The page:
Imagine a holiday season with no Black Friday. No literal door-buster deals or live shots of the chaos on the evening news with social distancing measures in place. Large holiday spenders like Walmart, Best Buy, and Target have announced that their stores will be closed on Thanksgiving. They will also limit their early-bird markdowns to prevent huge crowds.
We can’t even look at 2019 holiday advertising data to gain an accurate picture of this year’s trends. As with literally everything else, 2020 spending will be based on a very unique set of circumstances.
Through traditional marketing methods, ad impressions typically increase 50% during the holiday season and this year will cover both ends of the advertising spectrum. Some advertisers have already kicked-off the season early (Amazon’s Prime Day was last week, it’s earliest launch to date), while others focus on down-to-the-wire spending.
Last minute spenders are holding out because the markets are shifting weekly.
Most brands have slashed spending this year due to, I don’t know, a pandemic, a recession, an election, and general civil unrest. So, while some big names are spending slowly throughout Q4, others are coming down to the wire before budgets reset in January 2021.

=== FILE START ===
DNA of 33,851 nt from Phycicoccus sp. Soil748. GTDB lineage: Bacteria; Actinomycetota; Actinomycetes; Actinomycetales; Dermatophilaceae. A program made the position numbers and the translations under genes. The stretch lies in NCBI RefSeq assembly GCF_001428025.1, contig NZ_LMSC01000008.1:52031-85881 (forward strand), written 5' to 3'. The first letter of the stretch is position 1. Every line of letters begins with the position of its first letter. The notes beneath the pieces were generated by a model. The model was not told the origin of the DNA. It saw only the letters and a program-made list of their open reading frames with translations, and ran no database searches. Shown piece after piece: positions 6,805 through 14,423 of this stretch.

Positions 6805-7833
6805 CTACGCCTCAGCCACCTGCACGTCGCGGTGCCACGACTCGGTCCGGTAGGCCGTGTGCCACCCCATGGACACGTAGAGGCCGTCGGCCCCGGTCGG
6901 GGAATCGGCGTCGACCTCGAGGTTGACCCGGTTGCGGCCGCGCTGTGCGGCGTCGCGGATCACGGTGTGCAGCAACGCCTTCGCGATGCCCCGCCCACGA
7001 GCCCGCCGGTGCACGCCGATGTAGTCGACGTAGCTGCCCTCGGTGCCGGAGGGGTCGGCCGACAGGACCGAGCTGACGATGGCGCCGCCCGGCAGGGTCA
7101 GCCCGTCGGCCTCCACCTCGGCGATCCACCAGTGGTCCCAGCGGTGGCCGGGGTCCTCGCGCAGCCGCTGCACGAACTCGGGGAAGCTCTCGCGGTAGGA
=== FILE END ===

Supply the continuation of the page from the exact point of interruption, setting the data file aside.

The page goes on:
One thing that hasn’t changed is that brands still have to stand out among the crowded landscape of holiday ads. This year that means marketing products that are relevant in our COVID-19 world and sensitive to consumers’ limitations, both financially and geographically.
Getting consumers in the holiday spirit will be a massive undertaking for advertisers. Without traditional social gatherings, shopping environments, or festivities, we can expect more email, social, and digital campaigns to drive e-commerce sales. In fact, according to new research from Salesforce:
- 47% of consumers surveyed are more interested in shopping online.
- 23% are opting for mobile in-app shopping.
- 32% are investing in click-n-collect services.